Now with longer nights, reading at bedtime is a soothing and perfect time to settle down for sleep. Here are some perfect picture books for the end of the day, all for ages three to eight.
Mabel and the Queen of Dreams, by Henry, Joshua and Harrison Herz, and enchantingly illustrated by Lisa Woods, will surely draw youngsters into this magical story and court them to sleep. Young Mabel is resisting sleep by using excuses such as “I’m thirsty” or “I’m not tired.” Her mom knows just how to settle her down by telling her that “the Queen of the Fae won’t visit” until Mabel closes her eyes. Mabel soon discovers that these tiny magical fairies only visit children who are asleep and then she paints their dreams and glides along their legs and lips as they dream of movement and love. The poetic text glides along with the queen as young Mabel slowly drifts off to sleep. Here’s a favorite sentence that sets the tone of this savory story: “Her mom used the extra soft voice she saved for the best stories.” Here’s one word to describe this picture book: exquisite!
Take Ted Instead, by Cassandra Webb, and delightfully painted by Amanda Francey, is a simple story with few words that carry a repeating rhyming phrase. Mom states with a smile on her face, “It’s time for bed, sleepyhead.” Her young son responds with a rhyme that continues throughout the rest of the story. As he points to his dog, he replies to his mom, “No, no, take RED instead.” He points to his pet fish and says, “No, no, take ED instead.” This goes on throughout the rest of the story until he tells his mom to take Ted instead. So, mom begins to carry Ted, his large teddy bear, to bed. The boy soon changes his mind and heads to bed. There is a surprise waiting in his bed at the end. This book is not only good for a quick read at bedtime, but also excellent for new readers because of the simple rhyming and repeating pattern.
Ladder to the Moon, by Maya Soetoro-Ng, and painted with soft hues of blues and greens throughout by Yuri Morales, has a dream-like feel as the pictures evoke images when one is asleep. Grandma Annie has never met her granddaughter. But in a dream the little girl is whisked up a ladder to read on the moon where she peers down at earth with Grandma Annie. What she sees and how she feels evokes the tone of importance to family and members who have passed before. This book was first published back in 2011 and has recently been reissued in paperback form.
The Little Girl Who Didn’t Want to go to Bed, by Dave Engledow, may not necessarily help your children go to sleep right away but it may convince them why sleep is important. The story is hilarious and both parents and kids will chuckle throughout. The pictures are photographs of the many things the little girl does to keep from going to bed. The photos help make the book very funny and a perfect read-out-loud.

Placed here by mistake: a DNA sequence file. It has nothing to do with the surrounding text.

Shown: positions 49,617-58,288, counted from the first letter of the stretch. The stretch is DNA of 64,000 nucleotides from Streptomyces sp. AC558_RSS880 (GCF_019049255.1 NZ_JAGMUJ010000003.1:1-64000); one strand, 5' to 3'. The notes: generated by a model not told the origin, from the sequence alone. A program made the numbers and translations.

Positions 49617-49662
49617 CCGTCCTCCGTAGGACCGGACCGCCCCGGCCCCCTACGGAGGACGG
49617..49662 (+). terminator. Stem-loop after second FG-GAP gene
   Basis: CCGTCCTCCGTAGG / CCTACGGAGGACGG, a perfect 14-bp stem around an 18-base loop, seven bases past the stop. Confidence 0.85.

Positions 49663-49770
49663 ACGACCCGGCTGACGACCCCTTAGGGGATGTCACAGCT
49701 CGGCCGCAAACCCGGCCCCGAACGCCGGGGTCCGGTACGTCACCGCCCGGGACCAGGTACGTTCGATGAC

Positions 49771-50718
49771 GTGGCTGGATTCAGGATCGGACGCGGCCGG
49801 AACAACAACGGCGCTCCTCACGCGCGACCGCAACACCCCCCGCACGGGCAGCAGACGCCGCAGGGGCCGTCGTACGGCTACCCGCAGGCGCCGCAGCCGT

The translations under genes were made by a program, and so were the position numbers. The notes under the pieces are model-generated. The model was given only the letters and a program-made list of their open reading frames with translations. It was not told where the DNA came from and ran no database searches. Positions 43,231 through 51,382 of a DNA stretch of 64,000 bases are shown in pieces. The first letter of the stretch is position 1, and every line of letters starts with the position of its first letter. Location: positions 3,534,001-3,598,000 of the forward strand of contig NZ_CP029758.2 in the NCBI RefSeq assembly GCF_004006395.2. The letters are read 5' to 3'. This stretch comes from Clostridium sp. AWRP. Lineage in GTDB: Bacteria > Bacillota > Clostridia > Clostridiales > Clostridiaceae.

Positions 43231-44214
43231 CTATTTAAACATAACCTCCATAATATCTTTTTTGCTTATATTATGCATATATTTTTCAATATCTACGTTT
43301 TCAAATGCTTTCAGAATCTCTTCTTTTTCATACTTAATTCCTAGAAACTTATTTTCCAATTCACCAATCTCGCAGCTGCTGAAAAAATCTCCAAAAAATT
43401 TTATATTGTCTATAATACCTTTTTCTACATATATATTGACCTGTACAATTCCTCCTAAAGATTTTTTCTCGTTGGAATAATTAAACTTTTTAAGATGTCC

Buster and the Baby, by Amy Heat, and wonderfully illustrated with crayon and paint and then rendered digitally by Polly Dunbar, plays on the antics of a toddler girl and her small dog as she sneaks up on him as he hides and waits for her discovery. All through the bright cheerful day, emboldened with yellow and orange, the small girl zips around inside and out of her home playing with her dog, Buster. When evening comes, so does a silvery night and bedtime as the youngster snuggles up in her bed. But Buster has a surprise waiting for her. The simple text is punctuated with exclamations and onomatopoeias throughout.
Goodnight World, by Debi Gliori, begins every rhyming sentence with the declaration of Goodnight. “Goodnight ice and goodnight snow. Goodnight lights above, aglow.” The charcoal and watercolor paintings completely cover the open page and complete the quiet ending of day and the entrance of nighttime. This is a book perfect to settle down a day full of activity with the gentle caress of the earth going to sleep, from cars and trucks to animals in the zoo.
Way Past Bedtime, by Tara Lazar, and illustrated digitally by Rich Wake, takes on a big mystery for kids: what happens long after they have gone to sleep. Young Joseph decides to tackle this mystery head-on by staying awake. He has imagined his parents partying and enjoying all kinds of desserts such as “Whipped cream and sprinkled pies, colossal doughnuts with cotton-candy centers and sixteen-scoop ice-cream sundaes.” He becomes enamored with the music and flowing of desserts so that his imagination goes wild. But he is about to discover what his parents are really doing while he sleeps. This is great fun and may not help settle your youngsters down to sleep but they sure will enjoy it!
Pillowland, by Laurie Berkner, and illustrated with papercut artwork and detailing done with photoshop by Camille Garoche, is a popular song by Berkner and put into this beautiful picture book. The dreamlike images embed the essence of the rhythm of the words that seem to lift off each page. “A feather ocean and a blanket boat, we’re riding to a pillow castle through a quilted moat.” Soft dreams after reading this book will sublimely spark the imagination of restful sleep. You’ll find the music written out on the back over.